Medicine advances every day. There are more and more kids surviving diagnoses who previously did not. For many of us with medically complex kids, our children were not expected to survive birth, their first year, etc. We go into the “borrowed time” category early in our journey. This means we live with the constant reminder that any day could be the last day we have with our child. Each cold, each new diagnosis, each setback may be the one that takes our child. The upside of this is that we see each day as a gift, and we do our best to make them count. It takes a toll on us, though. Knowing we might outlive our child and that every day could be the last is a hard reality to face.

8. We still have hopes and dreams.

Even though we have no idea how much time we have (days, weeks or years), we have a lot of hopes and dreams for our child. These are not the same hopes and dreams that we had before we knew our child has complex medical issues, but they are just as real and just as important. Before we would dream of our child hitting developmental milestones, graduating high school and going to college, getting married, etc. Now our dreams are a lot different. Now we dream we will see another birthday, we will make it through the year without a hospital stay, we won’t have to fight with the school, insurance, etc. to get the services our child needs, that our child will have real friendships and relationships like every other kid, that our kid will be happy. Each year we see another birthday is a huge deal for us. For many families like ours, birthdays are big celebrations. It’s not just another year older — it’s another year gifted.

9. It can be dark in our world, and we need light — not more darkness.

When you’re talking with a parent of a child with complex issues, if they seem to be in a dark place and not able get out of the funk, you can help. We need light. If we look for support and are met with negative feedback at every corner, it can be hard to get out of the dark spot. We need people who celebrate life and can see the positive (regardless how small) in our situation. We need people to remind us of the good stuff. Or if you can’t help us focus on the good stuff, at least don’t encourage us to wallow in our darkness. Help take our mind off things. Tell us about a funny thing that happened at work, remind us of a great time we shared, etc.

10. We really don’t want to ask, but we need help.

Not everyone likes to ask for help, but we all need help, regardless of ability. It took us years to get to a point where we were ready to have healthcare providers come into our home. Once we did, we kicked ourselves for not doing it sooner. It took us a long time to accept offers from friends and family to bring us dinner and help with errands as well. We eventually realized they weren’t offering help because they felt they had to, nor did their offers mean they saw us as burdens. They offer to help because they want to. Accepting this help was good for all of us. It was a way for people who love our daughter to be able to do something, and everything they did was one less thing we had to worry about. There are so many ways you can help families like ours. We may not accept it at first, but please keep offering. Meals, errands, just sitting with us and listening, coffee (coffee is huge, especially when we’re in the hospital), help with chores around the house, picking up the kids from school, walking the dog… the list goes on and on.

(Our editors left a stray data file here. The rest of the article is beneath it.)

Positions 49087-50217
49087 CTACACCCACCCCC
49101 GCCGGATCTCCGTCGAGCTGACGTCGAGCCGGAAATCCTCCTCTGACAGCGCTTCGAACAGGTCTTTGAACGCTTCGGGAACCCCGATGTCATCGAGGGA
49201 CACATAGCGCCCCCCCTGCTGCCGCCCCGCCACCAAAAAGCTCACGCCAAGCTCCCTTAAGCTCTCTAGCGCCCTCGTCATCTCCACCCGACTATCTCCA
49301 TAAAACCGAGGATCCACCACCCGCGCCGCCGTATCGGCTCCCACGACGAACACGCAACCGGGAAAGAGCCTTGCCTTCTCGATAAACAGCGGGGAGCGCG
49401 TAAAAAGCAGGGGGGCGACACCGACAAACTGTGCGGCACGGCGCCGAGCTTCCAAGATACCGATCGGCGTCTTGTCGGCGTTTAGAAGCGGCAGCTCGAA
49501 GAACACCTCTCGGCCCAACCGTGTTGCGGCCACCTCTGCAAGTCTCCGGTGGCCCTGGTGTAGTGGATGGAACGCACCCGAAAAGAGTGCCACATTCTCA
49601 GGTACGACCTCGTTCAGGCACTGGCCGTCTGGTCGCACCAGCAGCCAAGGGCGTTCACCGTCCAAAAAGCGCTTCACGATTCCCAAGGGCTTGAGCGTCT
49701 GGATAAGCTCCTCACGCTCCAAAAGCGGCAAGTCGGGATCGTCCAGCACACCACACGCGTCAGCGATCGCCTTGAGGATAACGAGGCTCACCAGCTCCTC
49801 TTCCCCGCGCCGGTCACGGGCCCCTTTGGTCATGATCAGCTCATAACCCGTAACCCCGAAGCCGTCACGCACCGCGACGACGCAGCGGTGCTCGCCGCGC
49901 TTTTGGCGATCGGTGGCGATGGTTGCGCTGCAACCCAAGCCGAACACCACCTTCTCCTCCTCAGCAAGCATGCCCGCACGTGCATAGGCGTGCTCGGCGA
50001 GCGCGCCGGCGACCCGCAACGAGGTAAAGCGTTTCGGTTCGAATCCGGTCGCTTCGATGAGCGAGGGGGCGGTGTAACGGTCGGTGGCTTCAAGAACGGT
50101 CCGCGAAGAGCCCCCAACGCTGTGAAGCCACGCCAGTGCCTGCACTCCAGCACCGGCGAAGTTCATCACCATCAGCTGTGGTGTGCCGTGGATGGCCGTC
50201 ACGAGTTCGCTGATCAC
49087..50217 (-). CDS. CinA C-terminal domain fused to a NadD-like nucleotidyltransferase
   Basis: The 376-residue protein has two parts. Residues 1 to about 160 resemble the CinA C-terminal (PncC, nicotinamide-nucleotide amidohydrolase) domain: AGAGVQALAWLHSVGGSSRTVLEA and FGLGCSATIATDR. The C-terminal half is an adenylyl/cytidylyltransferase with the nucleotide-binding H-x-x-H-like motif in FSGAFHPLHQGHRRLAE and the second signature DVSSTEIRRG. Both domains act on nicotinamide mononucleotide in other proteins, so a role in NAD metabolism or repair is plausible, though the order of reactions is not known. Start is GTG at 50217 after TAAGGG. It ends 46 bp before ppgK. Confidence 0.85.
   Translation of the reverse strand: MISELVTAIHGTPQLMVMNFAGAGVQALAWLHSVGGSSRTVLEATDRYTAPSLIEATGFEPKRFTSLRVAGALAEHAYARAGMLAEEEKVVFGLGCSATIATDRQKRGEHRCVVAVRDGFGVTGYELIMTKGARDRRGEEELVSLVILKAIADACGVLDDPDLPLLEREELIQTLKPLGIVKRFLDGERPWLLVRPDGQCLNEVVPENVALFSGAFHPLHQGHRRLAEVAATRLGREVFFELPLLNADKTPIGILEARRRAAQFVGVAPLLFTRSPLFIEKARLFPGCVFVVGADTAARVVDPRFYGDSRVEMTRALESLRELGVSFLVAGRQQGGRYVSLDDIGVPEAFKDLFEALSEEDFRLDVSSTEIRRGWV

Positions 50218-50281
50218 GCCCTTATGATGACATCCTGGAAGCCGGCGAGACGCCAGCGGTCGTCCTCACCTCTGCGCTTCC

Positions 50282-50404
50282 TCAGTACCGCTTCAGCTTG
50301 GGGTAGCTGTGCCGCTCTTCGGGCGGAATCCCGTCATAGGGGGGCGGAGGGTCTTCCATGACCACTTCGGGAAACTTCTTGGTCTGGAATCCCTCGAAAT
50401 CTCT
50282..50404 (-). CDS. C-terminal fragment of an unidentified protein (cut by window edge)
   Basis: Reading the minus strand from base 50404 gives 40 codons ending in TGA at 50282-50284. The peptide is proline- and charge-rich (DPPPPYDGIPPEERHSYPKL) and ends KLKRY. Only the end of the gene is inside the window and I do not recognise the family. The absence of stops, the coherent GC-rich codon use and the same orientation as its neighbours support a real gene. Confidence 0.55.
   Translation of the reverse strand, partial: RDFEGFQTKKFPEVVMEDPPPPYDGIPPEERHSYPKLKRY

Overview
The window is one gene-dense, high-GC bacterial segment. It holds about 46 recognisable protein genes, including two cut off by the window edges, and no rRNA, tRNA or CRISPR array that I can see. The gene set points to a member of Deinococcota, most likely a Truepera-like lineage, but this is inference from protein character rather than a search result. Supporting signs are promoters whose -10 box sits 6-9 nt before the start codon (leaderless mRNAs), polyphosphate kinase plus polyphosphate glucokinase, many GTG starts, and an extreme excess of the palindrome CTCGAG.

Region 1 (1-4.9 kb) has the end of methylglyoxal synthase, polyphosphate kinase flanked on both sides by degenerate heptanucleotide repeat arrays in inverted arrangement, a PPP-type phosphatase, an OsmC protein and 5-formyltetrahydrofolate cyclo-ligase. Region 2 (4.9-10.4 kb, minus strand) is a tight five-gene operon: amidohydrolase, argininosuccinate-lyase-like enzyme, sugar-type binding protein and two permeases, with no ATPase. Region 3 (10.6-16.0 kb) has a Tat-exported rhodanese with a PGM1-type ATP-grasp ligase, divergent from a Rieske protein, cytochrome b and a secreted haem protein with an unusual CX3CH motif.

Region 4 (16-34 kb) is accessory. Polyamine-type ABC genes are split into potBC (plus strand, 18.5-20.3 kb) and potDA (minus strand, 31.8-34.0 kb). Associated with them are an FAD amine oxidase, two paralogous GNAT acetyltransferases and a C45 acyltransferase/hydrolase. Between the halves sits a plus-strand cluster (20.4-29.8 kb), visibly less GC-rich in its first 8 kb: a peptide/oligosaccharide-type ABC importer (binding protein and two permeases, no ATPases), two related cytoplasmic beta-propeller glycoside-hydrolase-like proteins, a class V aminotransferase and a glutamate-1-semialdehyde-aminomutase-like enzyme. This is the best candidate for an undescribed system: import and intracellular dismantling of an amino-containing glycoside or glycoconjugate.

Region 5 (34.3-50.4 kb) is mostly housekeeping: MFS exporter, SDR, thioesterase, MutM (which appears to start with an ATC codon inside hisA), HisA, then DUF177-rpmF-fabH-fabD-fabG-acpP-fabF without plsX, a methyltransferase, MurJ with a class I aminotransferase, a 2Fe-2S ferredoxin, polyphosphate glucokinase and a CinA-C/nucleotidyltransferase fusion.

We’ve been fortunate to have amazing family, friends and community that support us and Casey in so many ways. We really hope that by sharing insights like this, we can help other families like ours and their communities. The bottom line is that we are human just like you, our kids are kids and we are all in this together. Please don’t judge us; please don’t dismiss us. With help and understanding from our community, our days are a lot easier.

Follow this journey on

The Mighty is asking the following: Create a list-style story of your choice in regards to disability, disease or illness. It can be lighthearted and funny or more serious — whatever inspires you. Be sure to include at least one intro paragraph for your list. If you’d like to participate, please send a blog post to [email protected] Please include a photo for the piece, a photo of yourself and 1-2 sentence bio. Check out our Share Your Story page for more about our submission guidelines.


When You Look at but Don’t See My Daughter With Down Syndrome


October is Down Syndrome Awareness Month. What does “awareness” mean to you?

A vast majority of folks are “aware” that there are people with Down syndrome in this country. How many actually are empathetic? How many would have an individual with Down syndrome as a friend? As an employer, would you hire someone with Down syndrome?

That’s awareness, to me. It implies so much more than simply identifying physical characteristics or intellectual abilities.

In my memoir of “Jillian, An Uncomplicated Life,” I emphasize the need for us to “see” our fellow human beings, rather than “look” at them. Seeing demands engagement and empathy. It is active. Looking involves judgment. It is passive. We look at TV.